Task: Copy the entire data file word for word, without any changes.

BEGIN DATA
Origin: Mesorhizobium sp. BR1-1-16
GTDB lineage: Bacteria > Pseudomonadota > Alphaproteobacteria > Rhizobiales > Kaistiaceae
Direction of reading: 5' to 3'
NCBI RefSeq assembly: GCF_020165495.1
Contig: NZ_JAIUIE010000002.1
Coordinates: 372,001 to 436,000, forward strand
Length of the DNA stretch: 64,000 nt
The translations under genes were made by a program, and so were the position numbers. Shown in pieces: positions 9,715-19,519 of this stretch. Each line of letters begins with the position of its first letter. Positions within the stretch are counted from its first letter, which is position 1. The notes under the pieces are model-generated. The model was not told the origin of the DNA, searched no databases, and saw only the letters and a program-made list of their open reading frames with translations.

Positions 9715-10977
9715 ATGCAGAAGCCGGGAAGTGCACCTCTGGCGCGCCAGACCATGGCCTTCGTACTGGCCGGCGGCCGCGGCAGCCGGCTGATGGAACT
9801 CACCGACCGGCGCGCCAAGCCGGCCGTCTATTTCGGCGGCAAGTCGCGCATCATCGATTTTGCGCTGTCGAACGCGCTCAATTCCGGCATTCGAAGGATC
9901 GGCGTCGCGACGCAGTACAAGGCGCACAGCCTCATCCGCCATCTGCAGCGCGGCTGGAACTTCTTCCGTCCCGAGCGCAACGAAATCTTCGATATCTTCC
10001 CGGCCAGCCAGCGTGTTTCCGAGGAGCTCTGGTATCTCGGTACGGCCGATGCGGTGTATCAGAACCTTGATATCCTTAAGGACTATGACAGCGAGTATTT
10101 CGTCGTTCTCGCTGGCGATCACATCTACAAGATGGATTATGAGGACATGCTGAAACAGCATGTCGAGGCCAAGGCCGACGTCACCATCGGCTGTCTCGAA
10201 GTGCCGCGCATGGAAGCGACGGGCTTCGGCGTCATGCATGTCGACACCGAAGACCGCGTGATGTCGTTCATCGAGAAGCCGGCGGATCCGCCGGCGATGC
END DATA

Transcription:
Origin: Mesorhizobium sp. BR1-1-16
GTDB lineage: Bacteria > Pseudomonadota > Alphaproteobacteria > Rhizobiales > Kaistiaceae
Direction of reading: 5' to 3'
NCBI RefSeq assembly: GCF_020165495.1
Contig: NZ_JAIUIE010000002.1
Coordinates: 372,001 to 436,000, forward strand
Length of the DNA stretch: 64,000 nt
The translations under genes were made by a program, and so were the position numbers. Shown in pieces: positions 9,715-19,519 of this stretch. Each line of letters begins with the position of its first letter. Positions within the stretch are counted from its first letter, which is position 1. The notes under the pieces are model-generated. The model was not told the origin of the DNA, searched no databases, and saw only the letters and a program-made list of their open reading frames with translations.

Positions 9715-10977
9715 ATGCAGAAGCCGGGAAGTGCACCTCTGGCGCGCCAGACCATGGCCTTCGTACTGGCCGGCGGCCGCGGCAGCCGGCTGATGGAACT
9801 CACCGACCGGCGCGCCAAGCCGGCCGTCTATTTCGGCGGCAAGTCGCGCATCATCGATTTTGCGCTGTCGAACGCGCTCAATTCCGGCATTCGAAGGATC
9901 GGCGTCGCGACGCAGTACAAGGCGCACAGCCTCATCCGCCATCTGCAGCGCGGCTGGAACTTCTTCCGTCCCGAGCGCAACGAAATCTTCGATATCTTCC
10001 CGGCCAGCCAGCGTGTTTCCGAGGAGCTCTGGTATCTCGGTACGGCCGATGCGGTGTATCAGAACCTTGATATCCTTAAGGACTATGACAGCGAGTATTT
10101 CGTCGTTCTCGCTGGCGATCACATCTACAAGATGGATTATGAGGACATGCTGAAACAGCATGTCGAGGCCAAGGCCGACGTCACCATCGGCTGTCTCGAA
10201 GTGCCGCGCATGGAAGCGACGGGCTTCGGCGTCATGCATGTCGACACCGAAGACCGCGTGATGTCGTTCATCGAGAAGCCGGCGGATCCGCCGGCGATGC